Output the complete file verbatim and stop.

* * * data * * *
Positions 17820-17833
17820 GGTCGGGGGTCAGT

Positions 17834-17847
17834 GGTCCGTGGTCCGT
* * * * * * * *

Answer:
Positions 17820-17833
17820 GGTCGGGGGTCAGT

Positions 17834-17847
17834 GGTCCGTGGTCCGT